Gold Member
doesn't current flow in a conductor because there is an electric field????
please if any one can clear this doubt.

Only for the short time that it takes for the charges to configure themselves in such a manner that cancels out the electric field. If you have an AC voltage applied, the currents only travel on the surface of a perfect conductor and on a realistic metal the currents are still for all purposes confined to the surface of the conductor.

Born2bwire said:
At steady state, the charge distribution creates its own field that cancels out the applied field.

It cannot be stated that if there's not motion, there's no field...suppose I'm holding a 1c charge in front of a 10000 c stationary charge, i.e the 1c charge is in a steady state, so it cannot be that the 1 c charge cancels the effect of the 10000 C charge and that if put a test charge in between them, it wont move.

There is no forces at this point.

You basically mean to say in the above 10000 C charge scenario, there's no force on the test charge.

We're gonna talk about the after earth scenario later...after resolving this i.e.

And aaaa...lets forget chemistry for a while, cause I think that does not happen...I still remember the reason why metals are mailable and ductile and that was cause they were held together by a sea of electrons and so the change in geometry did not matter.

Caesar_Rahil said:
doesn't current flow in a conductor because there is an electric field????
please if any one can clear this doubt.

Current flows in a conductor to stabilise the disbalanced field in the conductor, i.e as long as the current flows, there's not field.

I think I'm getting it.

It should be remembered that there's no boundary holding those electrons...the thing that's holding them are the positive ion's E.F...that means the stationary state of the electrons is cause the fields get canceled.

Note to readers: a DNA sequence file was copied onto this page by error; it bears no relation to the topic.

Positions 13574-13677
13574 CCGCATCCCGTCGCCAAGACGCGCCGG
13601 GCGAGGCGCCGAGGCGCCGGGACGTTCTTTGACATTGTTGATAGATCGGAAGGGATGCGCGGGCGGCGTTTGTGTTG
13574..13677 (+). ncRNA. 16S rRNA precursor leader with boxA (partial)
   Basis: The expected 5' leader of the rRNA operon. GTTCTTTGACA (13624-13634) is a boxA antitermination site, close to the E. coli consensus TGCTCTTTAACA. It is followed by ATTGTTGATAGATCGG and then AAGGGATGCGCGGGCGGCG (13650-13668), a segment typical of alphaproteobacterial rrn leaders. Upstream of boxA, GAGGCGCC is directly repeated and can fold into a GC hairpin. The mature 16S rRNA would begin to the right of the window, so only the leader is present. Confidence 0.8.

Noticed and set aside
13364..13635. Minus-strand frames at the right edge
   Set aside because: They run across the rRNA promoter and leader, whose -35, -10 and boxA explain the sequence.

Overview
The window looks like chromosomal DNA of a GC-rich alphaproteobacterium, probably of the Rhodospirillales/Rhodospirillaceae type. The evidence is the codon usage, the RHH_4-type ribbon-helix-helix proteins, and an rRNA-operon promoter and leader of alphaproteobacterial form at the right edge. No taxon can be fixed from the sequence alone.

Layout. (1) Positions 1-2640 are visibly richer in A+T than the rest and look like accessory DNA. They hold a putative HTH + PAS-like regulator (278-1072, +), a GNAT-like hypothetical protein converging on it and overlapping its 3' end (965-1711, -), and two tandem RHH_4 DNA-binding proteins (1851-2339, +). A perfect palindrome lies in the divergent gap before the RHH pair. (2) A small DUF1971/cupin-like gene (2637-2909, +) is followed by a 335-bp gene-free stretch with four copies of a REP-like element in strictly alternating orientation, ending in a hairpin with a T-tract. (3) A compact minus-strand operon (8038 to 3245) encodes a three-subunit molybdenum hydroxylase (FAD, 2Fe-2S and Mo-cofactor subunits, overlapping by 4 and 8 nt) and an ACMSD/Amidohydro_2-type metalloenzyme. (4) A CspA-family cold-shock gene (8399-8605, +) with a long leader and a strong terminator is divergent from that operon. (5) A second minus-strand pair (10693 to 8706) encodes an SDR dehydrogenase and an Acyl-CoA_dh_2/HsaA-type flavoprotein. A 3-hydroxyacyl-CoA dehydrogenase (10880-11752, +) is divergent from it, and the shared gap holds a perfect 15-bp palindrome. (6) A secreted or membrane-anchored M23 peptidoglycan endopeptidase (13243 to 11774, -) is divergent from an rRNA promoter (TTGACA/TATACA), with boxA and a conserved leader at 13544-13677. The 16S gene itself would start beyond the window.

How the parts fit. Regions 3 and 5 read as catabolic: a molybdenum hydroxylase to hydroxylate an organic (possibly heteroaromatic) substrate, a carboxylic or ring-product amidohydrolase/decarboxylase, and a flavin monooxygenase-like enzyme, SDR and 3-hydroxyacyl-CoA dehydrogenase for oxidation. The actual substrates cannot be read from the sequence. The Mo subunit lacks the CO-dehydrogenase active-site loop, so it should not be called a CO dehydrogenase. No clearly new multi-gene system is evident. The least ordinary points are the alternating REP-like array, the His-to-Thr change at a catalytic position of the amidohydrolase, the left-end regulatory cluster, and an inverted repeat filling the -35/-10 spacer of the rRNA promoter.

Now I think I'm about to generate more doubts with this (i.e dynamics in a metal under the influence of a field).

So what if the metal has a net charge?

If a test charge is placed inside a charged metal, it will experience no force cause all of the positive ions will pull/repel it..............This one too solved.

Now what if a charged metal is put in a field?...the metal will experience a force and start to move, since the stationary components of the metal are the positive ions, the force acts on the positive ions cause of the field.

Since the nucleus are inside the metal, the field is inside the metal. :tongue2:

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jtbell
Mentor
dE_logics said:
i.e as long as the current flows, there's not field.

No, the current flows precisely because there is an electric field inside the conductor. The electric field exerts the force on the conduction electrons which causes them to move.

The statement that there is no (macroscopic average) electric field inside a conductor applies only under electrostatic conditions: when the conduction electrons are stationary (except for random thermal motion). A current-carrying wire is not an electrostatic situation. The conduction electrons move because of an electric field inside the wire, which is associated with the potential difference between the ends of the wire.

The statement that there is no (macroscopic average) electric field inside a conductor applies only under electrostatic conditions: when the conduction electrons are stationary (except for random thermal motion). A current-carrying wire is not an electrostatic situation.

that solves my doubt.
thank you very much.
also can it be proven that electrostatic field very near the surface of a charged conductor is always perpendicular to it. I tried using Gauss' Law but of no use

It's good that you are thinking this through dE logics and it seems that the feedback you are getting is giving you a greater understanding.I,however, am having a little trouble following your reasoning because of your references to the word "kernel".What exactly does this word mean in the context you are using it?Excuse my ignorance but I just googled and I am still none the wiser.